2nd run: trees and bumps. There was maybe 1 inch of fresh (dust on crust) in the trees, and the bumps were oddly shaped but soft. In the trees, this ski was a breeze. Very forgiving, easy to initiate, smooth, predictable. For the power it had on the hard snow, it was nearly a different ski in the trees; just easygoing and precise. It was just as good in bumps: the tip is fairly soft compared to many skis in this category, and it was a really, really good bump ski. It absorbed all transitions and didn't put me in a bad place if I was late or lazy with my feet. Overall, more than acceptable: one of the best bump skis I have been on in quite awhile.
3rd run: cut-up crud. Again, the ski was fairly easy to pilot, and didn't toss me around. I would rate crud performance as average: it wasn't as forgiving as a Watea, but still a smooth ski that didn't catch and pull me around where I didn't want to go. And, I could carry some speed on it. The Apex was superior in the crud, no doubt: bigger sweet spot, less turn radius, more of a big-turn blaster. But, the Motive, for a fairly aggressive frontside ski, held it's own, and gave back plenty of energy on the groomer. Especially for a fairly light ski, and one that is extremely powerful. I don't think the Apex is particularly fun on groomers; they are OK to ski, but it is more at home off-piste. I would consider it reliable on groomers, but not really something that excels there. On the Motive, I might ski some groomers from time to time, as they really bring the terrain alive and make it exciting.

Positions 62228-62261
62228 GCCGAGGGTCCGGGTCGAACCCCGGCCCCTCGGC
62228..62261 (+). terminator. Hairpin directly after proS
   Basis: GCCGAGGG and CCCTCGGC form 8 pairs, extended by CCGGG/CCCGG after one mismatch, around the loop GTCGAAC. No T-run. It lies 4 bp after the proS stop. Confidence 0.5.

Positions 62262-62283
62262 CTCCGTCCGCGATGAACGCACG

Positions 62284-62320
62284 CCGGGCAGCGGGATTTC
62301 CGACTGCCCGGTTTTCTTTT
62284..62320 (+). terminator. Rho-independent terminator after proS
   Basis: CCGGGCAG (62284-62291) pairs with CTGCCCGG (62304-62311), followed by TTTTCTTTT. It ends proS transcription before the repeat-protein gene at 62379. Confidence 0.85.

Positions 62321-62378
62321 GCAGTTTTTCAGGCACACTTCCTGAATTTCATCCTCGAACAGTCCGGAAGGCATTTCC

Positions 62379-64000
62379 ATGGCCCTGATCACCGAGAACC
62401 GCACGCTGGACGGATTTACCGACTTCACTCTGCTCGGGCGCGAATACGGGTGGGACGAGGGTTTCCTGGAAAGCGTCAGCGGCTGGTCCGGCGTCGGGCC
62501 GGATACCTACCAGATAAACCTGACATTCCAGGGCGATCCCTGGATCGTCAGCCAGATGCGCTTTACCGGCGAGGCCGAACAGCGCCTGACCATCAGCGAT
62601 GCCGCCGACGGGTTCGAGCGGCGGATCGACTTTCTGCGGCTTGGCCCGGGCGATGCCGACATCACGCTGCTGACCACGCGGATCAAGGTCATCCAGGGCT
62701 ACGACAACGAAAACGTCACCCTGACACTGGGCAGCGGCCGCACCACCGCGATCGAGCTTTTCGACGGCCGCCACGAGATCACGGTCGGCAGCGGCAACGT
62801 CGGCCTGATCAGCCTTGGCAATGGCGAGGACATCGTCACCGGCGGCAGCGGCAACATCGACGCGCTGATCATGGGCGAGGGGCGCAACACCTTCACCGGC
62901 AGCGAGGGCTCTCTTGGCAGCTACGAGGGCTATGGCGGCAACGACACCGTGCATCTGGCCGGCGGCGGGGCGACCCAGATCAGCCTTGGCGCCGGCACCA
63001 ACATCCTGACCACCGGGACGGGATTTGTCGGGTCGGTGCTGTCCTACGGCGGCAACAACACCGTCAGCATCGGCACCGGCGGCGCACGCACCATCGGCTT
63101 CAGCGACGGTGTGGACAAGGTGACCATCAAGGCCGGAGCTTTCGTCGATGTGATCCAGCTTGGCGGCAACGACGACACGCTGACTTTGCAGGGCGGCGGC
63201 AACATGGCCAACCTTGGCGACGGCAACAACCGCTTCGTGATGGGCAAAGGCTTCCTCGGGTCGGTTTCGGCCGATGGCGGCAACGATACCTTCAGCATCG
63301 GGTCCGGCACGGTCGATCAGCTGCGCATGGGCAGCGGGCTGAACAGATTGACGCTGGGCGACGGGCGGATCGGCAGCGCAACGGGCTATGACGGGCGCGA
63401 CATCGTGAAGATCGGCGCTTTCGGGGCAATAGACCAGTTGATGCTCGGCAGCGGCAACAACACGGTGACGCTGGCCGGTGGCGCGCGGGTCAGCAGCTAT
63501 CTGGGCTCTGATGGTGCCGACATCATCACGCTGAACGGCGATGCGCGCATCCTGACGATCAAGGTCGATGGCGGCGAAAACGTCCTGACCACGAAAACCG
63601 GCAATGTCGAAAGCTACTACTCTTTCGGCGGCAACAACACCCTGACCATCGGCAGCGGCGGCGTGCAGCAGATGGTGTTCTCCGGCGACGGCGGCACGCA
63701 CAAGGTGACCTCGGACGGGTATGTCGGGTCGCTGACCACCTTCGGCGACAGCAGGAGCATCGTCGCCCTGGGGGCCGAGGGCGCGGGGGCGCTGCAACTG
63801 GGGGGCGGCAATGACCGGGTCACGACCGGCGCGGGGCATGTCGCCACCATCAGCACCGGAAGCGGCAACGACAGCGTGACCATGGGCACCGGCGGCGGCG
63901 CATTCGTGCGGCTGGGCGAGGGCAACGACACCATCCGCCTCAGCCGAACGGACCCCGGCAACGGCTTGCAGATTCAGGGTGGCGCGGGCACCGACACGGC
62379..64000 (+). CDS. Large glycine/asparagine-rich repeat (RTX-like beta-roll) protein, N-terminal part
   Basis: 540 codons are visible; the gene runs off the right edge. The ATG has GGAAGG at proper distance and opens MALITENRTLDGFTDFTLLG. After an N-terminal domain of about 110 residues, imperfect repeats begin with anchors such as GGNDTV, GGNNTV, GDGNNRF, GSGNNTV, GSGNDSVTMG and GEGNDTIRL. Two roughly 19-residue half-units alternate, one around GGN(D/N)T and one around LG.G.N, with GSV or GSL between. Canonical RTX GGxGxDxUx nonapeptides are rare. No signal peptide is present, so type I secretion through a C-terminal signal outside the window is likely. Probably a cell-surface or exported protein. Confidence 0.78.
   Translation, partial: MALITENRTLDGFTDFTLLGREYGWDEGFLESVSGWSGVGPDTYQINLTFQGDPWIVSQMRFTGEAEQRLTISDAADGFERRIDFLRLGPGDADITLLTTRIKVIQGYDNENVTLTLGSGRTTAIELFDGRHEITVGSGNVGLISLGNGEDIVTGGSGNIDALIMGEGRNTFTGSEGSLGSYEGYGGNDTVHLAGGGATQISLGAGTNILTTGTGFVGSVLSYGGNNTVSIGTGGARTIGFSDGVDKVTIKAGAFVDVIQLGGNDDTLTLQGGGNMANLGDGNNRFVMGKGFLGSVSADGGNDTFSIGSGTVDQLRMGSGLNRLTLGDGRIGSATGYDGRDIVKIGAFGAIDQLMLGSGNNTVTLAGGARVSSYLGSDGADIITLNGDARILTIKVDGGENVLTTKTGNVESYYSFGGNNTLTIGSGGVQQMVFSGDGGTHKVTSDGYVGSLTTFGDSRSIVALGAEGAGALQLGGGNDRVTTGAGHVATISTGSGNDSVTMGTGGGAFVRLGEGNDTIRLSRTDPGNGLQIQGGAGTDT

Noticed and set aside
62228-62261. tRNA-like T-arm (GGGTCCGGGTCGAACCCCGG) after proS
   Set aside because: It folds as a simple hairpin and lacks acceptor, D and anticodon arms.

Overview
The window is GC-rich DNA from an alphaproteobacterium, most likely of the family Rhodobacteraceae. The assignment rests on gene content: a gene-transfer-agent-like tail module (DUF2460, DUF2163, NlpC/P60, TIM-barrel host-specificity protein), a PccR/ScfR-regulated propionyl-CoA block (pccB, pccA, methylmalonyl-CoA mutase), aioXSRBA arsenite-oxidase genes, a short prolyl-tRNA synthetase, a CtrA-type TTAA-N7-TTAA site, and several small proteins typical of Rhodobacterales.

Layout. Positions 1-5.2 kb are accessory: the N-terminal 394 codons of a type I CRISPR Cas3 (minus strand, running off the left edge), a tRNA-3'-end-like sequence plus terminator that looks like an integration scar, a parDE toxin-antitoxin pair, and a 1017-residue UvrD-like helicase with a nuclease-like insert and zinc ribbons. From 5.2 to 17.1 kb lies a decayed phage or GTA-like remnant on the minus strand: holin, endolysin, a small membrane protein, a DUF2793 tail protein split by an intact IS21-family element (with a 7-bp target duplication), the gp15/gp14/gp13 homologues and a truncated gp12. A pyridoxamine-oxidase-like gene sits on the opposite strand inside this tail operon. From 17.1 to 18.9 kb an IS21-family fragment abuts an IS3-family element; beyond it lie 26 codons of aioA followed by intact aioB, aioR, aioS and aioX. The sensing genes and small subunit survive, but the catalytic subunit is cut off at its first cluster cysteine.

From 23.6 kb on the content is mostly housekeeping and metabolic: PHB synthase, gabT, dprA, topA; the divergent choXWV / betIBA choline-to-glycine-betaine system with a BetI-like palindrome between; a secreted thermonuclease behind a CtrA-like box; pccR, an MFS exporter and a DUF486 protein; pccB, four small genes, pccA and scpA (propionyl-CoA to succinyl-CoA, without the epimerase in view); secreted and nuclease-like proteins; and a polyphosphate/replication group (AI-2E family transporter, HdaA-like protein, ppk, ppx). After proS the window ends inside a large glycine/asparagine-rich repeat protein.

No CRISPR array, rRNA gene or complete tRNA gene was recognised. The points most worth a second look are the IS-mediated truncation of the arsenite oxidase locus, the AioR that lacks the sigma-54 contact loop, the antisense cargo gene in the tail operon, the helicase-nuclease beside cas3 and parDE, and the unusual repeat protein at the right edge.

Overall, I really liked this ski. It has a rare blend of bump performance, crud skiing ability, ease in tight spots, and plenty of power on hard snow. It is probably for people looking for a versatile ski that really gives up very little on hard snow and groomers, and can go anywhere. Somewhat similar to the Sultan 85 from Dynastar, but completely different in feel (heavy and damp vs. light and lively). I would take a Watea if my primary focus was off-piste, but if I spent at least 25-30% of my time on groomers and didn't want to skimp on performance there, but wanted something way more versatile than, say an AC50, the Motive 84 is a home run. I would seriously consider buying it if I didn't have too many skis already. Plus, I already have a couple of 88mm skis, so if I were to get a frontside ski, it would probably be sub 80mm. Still though, this would be an excellent narrow ½ of a 2-ski Western quiver, or a great every day Eastern ski. It has such awesome edge hold and does so well in tight spaces, it could really rip back East.